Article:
• The Florida Project (2017): A bittersweet slice of life, showcasing impoverished families living on the fringes of Disney World with surprising vibrancy.
  • Moonlight (2016): An exploration of a Black, gay man's journey to self-discovery, told in three lyrical chapters.
  • The Farewell(2019): A tender and funny look at cultural differences and family dynamics when a Chinese-American woman discovers her grandmother's illness has been kept secret.
  • Dead Poets Society (1989): Robin Williams inspires a new generation of students to "seize the day" in this moving drama.
  • Requiem for a Dream (2000): A disturbingly beautiful and unforgettable film about the devastating spiral of addiction, told in a visually compelling way.
  • The Celebration(1998): A Danish Dogme 95 film where a family reunion turns dark when buried secrets and accusations are brutally unearthed.
  • The Witch (2015): Folk horror at its finest, a chilling tale of paranoia, superstition, and the darkness lurking in an exiled Puritan family.
  • Blue Valentine (2010): A raw, heart-wrenching look at the deterioration of a passionate marriage, told in a non-linear fashion.
  • Black Swan (2010): Natalie Portman gives a chilling performance as a ballerina pushed to her psychological limits in pursuit of artistic perfection.
  • A Separation (2011): A masterful Iranian drama depicting the agonizing dissolution of a marriage and the fight for custody of their daughter.
  • Wild Strawberries (1957): Another Bergman masterpiece, this one finds an aging professor taking a road trip that prompts a journey of self-reflection.
  • Short Term 12 (2013): Brie Larson stars in this emotionally resonant drama about the staff of a group home for troubled teens.
  • Three Colors: Blue (1993): The first in Krzysztof Kieślowski's trilogy, this French film explores grief, withdrawal, and a tentative return to life after profound loss.
  • Before Sunrise(1995): The first in Richard Linklater's beloved trilogy about a young couple who spend a magical night in Vienna filled with endless conversation.
  • The Diving Bell and the Butterfly (2007): Based on a true story, this film depicts the life of a magazine editor left with locked-in syndrome, communicating only by blinking an eyelid.
  • Incendies (2010): A devastating and complex Canadian mystery about twins uncovering their mother's hidden past in the Middle East.
  • Frances Ha(2012): A charmingly quirky black-and-white drama following a free-spirited dancer navigating friendships and dreams in New York City.
  • The Handmaiden (2016): A visually lush, twist-filled South Korean erotic thriller centered on a plot to defraud a wealthy heiress.
  • Prisoners (2013): A gripping thriller with incredible performances as a desperate father searches for his kidnapped daughter.
  • Taxi Driver(1976): A gritty neo-noir with an iconic performance by Robert De Niro as a disturbed Vietnam veteran spiraling into violence.
  • Thelma and Louise (1991): A feminist road movie defying expectations as two women embark on a life-changing journey.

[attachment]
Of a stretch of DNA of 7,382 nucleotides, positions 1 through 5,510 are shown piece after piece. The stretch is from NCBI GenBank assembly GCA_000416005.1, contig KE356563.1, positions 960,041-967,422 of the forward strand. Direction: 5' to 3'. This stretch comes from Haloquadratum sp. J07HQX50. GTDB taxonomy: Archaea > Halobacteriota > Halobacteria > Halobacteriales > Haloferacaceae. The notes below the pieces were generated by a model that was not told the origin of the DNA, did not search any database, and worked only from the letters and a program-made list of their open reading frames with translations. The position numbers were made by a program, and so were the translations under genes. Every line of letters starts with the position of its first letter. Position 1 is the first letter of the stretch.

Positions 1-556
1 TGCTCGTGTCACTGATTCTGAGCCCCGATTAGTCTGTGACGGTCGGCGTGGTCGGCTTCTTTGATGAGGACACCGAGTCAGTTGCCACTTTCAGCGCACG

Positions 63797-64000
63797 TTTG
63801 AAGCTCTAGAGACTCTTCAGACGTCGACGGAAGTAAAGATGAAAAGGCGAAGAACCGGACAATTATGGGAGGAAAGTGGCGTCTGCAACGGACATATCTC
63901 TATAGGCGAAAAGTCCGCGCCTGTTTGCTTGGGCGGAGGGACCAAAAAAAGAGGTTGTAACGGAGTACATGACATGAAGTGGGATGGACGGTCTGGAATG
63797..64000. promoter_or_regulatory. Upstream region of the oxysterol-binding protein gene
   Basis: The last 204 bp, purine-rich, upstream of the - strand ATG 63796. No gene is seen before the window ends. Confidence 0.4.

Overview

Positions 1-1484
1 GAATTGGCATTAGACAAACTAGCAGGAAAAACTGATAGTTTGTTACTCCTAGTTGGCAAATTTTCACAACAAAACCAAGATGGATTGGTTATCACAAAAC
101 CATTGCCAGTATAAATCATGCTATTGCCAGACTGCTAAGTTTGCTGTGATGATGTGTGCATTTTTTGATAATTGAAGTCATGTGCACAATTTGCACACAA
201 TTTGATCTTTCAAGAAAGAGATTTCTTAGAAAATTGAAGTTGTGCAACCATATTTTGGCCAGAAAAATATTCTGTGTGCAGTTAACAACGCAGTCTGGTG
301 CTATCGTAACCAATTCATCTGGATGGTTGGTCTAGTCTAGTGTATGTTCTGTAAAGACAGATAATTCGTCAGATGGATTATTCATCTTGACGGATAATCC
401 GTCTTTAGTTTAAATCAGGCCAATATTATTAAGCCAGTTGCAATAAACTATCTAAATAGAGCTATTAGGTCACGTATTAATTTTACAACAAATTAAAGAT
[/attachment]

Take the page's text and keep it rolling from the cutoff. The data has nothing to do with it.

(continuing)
• The Green Mile (1999): A poignant supernatural drama set on death row, exploring themes of compassion and the possibility of miracles.
  • Crouching Tiger, Hidden Dragon (2000): A visually breathtaking wuxia film with graceful fight sequences and a story of love and sacrifice.
  • Lost in Translation (2003): Sofia Coppola's bittersweet comedy-drama about an unlikely connection between two lonely souls in Tokyo.
  • Million Dollar Baby (2004): Clint Eastwood directs this emotionally charged story of a female boxer determined to defy expectations.
  • Little Miss Sunshine (2006): A dysfunctional family road trip dramedy filled with heart, humor, and surprising turns.
  • The Hunt (2012): A tense Danish film portraying the chilling consequences of a false accusation in a tight-knit community.
  • The Master (2012): A psychologically complex story exploring a troubled veteran's involvement with a charismatic cult-like leader.
  • Her(2013): A Spike Jonze masterpiece about a lonely man falling in love with an intelligent operating system.
  • Whiplash (2014): An intense, electrifying drama centered on the relentless battle between an ambitious jazz drummer and his abusive teacher.
  • Call Me By Your Name(2017): A sensual and tender coming-of-age love story set amidst the sun-drenched beauty of Italy.
  • Lady Bird (2017): Greta Gerwig's directorial debut, a funny and honest portrayal of a teenage girl navigating ambitions and her complex relationship with her mother.
  • Roma(2018): Alfonso Cuaron's semi-autobiographical, black-and-white drama about a domestic worker in 1970s Mexico City.
  • The Irishman (2019): An epic, Scorsese-directed gangster film spanning decades, exploring themes of loyalty, regret, and mortality.
  • Portrait of a Lady on Fire (2019): A visually stunning French period drama about a female artist and her forbidden romance with her aristocratic subject.
  • Nomadland (2020): A poignant look at modern-day nomads who choose a life on the road after economic hardship.
  • The Power of the Dog (2021): Jane Campion's western psychological drama explores toxic masculinity and repressed emotions on a Montana ranch.
  • Drive My Car(2021): A meditative Japanese masterpiece about a widowed actor grappling with loss and finding connection with a young driver.
  • Belfast(2021): Kenneth Branagh's semi-autobiographical drama about a young boy's life in the midst of The Troubles in Northern Ireland.
  • Let me know what you think in the comments.